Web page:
Retinol (One to Three Nights Per Week)
If you're someone who already uses a retinol or wants to start using retinol, Hernandez suggests switching over to this strategic bottle from SkinMedica. It's far less likely to cause any reactionary irritation or breakouts, and I've been using this 0.25 concentration (per Hernandez's suggestion) with great results.
To cap off your evening skincare routine, Hernandez suggests this wrinkle- and dark-circle–defying eye cream from SkinCeuticals.
At-Home Lymphatic Drainage (at Least Three Nights Per Week)
"We are also big fans of lymphatic drainage for encouraging healthy, well-circulated skin," says Hernandez. "You can incorporate this ritual at home (a minimum of three nights per week) either with a manual massage using your fingertips or using a rose quartz roller."
Up next, Switching to This Type of Foundation Significantly Improved My Skin Texture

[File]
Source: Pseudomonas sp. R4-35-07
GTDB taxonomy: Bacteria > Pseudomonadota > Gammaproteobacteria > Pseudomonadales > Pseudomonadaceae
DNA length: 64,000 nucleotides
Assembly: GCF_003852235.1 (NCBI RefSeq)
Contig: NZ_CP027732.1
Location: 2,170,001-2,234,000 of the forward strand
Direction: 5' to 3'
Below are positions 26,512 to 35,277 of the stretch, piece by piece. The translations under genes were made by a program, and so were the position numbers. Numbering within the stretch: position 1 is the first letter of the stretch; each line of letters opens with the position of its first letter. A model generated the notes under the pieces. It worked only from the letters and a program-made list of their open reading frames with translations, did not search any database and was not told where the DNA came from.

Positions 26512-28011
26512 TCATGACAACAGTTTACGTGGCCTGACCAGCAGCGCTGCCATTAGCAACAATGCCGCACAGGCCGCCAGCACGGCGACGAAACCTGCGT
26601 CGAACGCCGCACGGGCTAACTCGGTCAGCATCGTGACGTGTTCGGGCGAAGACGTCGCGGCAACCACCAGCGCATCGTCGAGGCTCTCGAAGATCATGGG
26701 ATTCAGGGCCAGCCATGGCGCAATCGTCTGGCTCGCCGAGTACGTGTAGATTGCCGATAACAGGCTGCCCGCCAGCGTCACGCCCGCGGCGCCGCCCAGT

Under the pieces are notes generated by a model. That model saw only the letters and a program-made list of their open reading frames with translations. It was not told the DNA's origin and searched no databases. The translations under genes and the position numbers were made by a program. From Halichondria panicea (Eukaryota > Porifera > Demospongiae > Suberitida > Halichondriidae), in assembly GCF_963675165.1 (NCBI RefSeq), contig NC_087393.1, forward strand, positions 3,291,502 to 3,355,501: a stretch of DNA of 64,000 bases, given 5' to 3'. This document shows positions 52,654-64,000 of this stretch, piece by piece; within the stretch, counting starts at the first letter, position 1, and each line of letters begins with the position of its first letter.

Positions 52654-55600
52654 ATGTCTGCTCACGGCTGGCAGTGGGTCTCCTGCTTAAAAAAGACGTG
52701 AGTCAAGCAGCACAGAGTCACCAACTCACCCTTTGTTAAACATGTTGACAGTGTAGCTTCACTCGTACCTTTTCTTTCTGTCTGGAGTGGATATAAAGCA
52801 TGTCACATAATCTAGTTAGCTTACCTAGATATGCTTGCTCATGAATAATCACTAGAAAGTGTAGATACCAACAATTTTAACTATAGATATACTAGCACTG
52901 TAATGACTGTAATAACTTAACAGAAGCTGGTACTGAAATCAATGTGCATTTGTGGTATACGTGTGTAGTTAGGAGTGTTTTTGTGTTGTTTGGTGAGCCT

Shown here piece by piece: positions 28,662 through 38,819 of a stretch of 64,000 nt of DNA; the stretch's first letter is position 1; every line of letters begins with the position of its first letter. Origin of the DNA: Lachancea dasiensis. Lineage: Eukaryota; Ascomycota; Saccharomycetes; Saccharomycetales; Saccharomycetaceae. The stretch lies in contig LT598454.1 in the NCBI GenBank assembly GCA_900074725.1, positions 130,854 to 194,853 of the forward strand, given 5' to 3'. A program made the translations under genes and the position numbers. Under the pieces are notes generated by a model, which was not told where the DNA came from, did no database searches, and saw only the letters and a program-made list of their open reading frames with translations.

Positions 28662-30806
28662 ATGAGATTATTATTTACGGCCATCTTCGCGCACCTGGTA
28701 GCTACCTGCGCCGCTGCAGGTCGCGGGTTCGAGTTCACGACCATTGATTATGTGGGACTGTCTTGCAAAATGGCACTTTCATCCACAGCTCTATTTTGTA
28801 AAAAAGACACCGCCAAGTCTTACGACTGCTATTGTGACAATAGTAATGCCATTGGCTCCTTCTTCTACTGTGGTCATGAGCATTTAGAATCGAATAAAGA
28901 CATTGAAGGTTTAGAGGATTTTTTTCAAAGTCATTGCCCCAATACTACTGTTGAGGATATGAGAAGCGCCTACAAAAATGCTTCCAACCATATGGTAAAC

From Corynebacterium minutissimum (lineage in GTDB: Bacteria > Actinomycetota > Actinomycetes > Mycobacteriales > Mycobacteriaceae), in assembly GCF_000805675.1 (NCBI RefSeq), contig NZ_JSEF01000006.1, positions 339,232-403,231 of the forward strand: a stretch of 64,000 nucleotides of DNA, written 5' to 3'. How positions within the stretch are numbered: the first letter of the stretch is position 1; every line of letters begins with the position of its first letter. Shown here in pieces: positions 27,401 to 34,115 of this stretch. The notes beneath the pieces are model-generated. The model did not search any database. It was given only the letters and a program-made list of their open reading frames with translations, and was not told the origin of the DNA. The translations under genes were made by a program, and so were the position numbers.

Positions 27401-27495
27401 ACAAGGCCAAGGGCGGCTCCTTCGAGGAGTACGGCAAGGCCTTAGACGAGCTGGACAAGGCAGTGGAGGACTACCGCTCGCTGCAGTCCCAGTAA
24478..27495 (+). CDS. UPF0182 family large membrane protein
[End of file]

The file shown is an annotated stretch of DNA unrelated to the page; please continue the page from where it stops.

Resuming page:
Erin has been writing a mix of beauty and wellness content for Who What Wear for over four years. Prior to that, she spent two and half years writing for Byrdie. She now calls Santa Monica home but grew up in Minnetonka, Minnesota, and studied writing, rhetoric, and communication at University of Wisconsin, La Crosse. She studied abroad in Galway, Ireland, and spent a summer in L.A. interning with the Byrdie and Who What Wear family. After graduating from UW, she spent one year in San Francisco, where she worked as a writer for Pottery Barn Kids and PBteen before moving down to L.A. to begin her career as a beauty editor. She considers her day-to-day beauty aesthetic very low-maintenance and relies on staples like clear brow serum (from Kimiko!), Lawless's Lip Plumping Mask in Cherry Vanilla, and an eyelash curler. For special occasions or days when she's taking more meetings or has an event, she'll wear anything and everything from Charlotte Tilbury (the foundations are game-changing), some shimmer on her lids (Stila and Róen do it best), and a few coats of the best mascara-type product on earth, Surratt's Noir Lash Tint.